Prognósticos do Glenn Fleishman no Wi-Fi Networking News sobre o mundo sem fio em 2009. A tônica é a expansão das redes sem fio e a convergência de serviços como SMS, Wi-MAx ou Twitter. Sobre o futuro do mundo wireless veja também o curto depoimento de Giles Lanes, do Proboscis, no número especial sobre “Wireless Future” do node.london
O mundo sem fio em 2009 por Fleishman:
“(…) LTE. Long Term Evolution, the GSM-evolved fourth-generation (4G) cell data standard, should appear in commercial form in 2010, but we’re going to hear a lot about it in 2009. We may even see some test markets. Verizon sounds like they promised at least one production market for regular use.
LTE and WiMax convergence. There’s apparently enough interest in converging the mismatched elements of LTE and WiMax that we may see a full-fledged convergence effort in 2009. This would mean that nearly all 4G efforts worldwide could come together around two intercompatible standards.
Train Fi. Yes, I’ve been writing about Internet access in trains for a few years. It’s finally arrived. The faster cellular data speeds, the brief huge spike in oil prices, and lengthy tests that have concluded successfully are finally leading to Wi-Fi-based access being installed on commuter and long-haul trains worldwide. In the U.S., the BART system in the San Francisco Bay Area could wind up being the largest such deployment in 2009. But train-Fi has broken out all over.
SMS Fi. Twitter or a firm like it will move to supplant the ridiculous cost of SMS, especially for smartphone owners with unlimited data plans, by offering an SMS-like service for a pittance with gateway service to existing SMS offerings. Wi-Fi and 3G will be the preferred method. With carriers pursuing predatory pricing on SMS, the only universal messaging format, an alternative will be formed out of the pressure. Coal becomes diamond.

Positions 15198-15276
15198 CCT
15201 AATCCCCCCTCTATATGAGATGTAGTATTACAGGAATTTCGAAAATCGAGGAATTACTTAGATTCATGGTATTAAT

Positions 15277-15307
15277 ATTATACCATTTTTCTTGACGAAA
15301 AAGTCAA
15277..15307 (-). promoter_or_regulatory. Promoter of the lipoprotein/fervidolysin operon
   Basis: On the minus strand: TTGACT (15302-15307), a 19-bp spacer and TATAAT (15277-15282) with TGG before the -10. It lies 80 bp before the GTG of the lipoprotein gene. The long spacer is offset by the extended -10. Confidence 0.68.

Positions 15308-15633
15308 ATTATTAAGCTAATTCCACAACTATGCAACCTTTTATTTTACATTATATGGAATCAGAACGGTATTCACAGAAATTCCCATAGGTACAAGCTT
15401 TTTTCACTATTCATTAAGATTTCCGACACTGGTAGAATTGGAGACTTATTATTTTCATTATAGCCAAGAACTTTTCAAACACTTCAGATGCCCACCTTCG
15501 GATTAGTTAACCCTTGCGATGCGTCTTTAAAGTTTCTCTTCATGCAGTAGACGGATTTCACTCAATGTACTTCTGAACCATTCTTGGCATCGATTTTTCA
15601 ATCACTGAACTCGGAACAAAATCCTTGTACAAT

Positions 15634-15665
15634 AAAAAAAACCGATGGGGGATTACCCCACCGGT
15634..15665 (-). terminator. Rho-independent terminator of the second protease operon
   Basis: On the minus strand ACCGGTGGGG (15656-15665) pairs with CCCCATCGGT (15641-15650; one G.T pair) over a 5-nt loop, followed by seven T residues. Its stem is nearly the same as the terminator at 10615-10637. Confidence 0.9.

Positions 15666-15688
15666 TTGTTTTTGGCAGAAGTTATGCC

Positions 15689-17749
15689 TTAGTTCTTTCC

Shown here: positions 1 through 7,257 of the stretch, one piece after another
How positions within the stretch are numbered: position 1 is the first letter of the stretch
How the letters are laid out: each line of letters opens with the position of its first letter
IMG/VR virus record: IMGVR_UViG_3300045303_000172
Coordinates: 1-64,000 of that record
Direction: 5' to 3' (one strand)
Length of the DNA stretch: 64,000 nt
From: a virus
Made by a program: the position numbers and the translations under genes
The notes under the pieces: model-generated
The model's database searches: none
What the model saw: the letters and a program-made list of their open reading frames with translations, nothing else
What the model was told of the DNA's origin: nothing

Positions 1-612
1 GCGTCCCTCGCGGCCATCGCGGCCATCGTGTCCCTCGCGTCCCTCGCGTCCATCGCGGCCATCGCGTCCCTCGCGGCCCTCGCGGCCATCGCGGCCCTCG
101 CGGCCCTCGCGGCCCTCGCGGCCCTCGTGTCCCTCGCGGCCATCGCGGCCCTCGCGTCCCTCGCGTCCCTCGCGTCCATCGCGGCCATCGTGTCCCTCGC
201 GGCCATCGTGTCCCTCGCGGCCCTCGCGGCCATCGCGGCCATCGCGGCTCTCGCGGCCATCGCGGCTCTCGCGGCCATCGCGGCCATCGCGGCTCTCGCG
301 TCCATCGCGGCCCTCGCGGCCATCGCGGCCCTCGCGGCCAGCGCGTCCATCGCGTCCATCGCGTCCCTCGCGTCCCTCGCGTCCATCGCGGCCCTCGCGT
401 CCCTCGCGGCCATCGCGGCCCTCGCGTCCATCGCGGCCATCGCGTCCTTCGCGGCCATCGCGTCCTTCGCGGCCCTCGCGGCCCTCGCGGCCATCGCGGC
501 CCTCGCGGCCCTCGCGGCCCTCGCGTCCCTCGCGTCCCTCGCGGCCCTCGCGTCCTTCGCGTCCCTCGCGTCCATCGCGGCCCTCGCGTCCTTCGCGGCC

Very high speed Wi-Fi’s first steps. In 2008, representatives most from chipmakers worked through the formation of two new 802.11 task groups for Very High Throughput wireless LANs: one, formed late in the year, 802.11ac will cover frequencies below 6 GHz; the other, likely to be 802.11ad, will cover the 60 GHz band, used for millimeter-band radar and with SiBeam’s video streaming approach. The goal is for 1 Gbps or faster raw throughput rates. A timeline isn’t yet set; given how the group and manufacturers work, it might be 2010 before we see 802.11ac devices and longer for 802.11ad.(…)”
Futuro do mundo sem fio por Giles Lane:
“The focus on technology deployments must go hand in hand with sensitive community development work, otherwise there is a danger that only the ‘early adopters’ and people most like those excited by the technologies will participate and this will exacerbate a ‘digital divide’.
It is important to remember that wireless technologies are just plumbing – the focus on what applications and services they will enable is critical. If all they offer is untethered internet access, then what exactly is so radical or transformative about that? It is, in fact, the services and opportunities that they give access to that is the crucial issue. The biggest hurdle seems to me to be orchestrating and mediating not only the different technologies that wireless access could enable but also the social, cultural, political and economic forces that will shape and determine the uses of such technologies.
We need to be developing projects that have not only a technology factor but also work closely with actual people and communities. We need to develop creative projects and approaches that understand the broader policy frameworks and how to lobby for change; projects that understand and can envision a wide range of economic benefits (tangible and intangible) and articulate their value in everyday terms; and that add richness to the cultural background of our society.”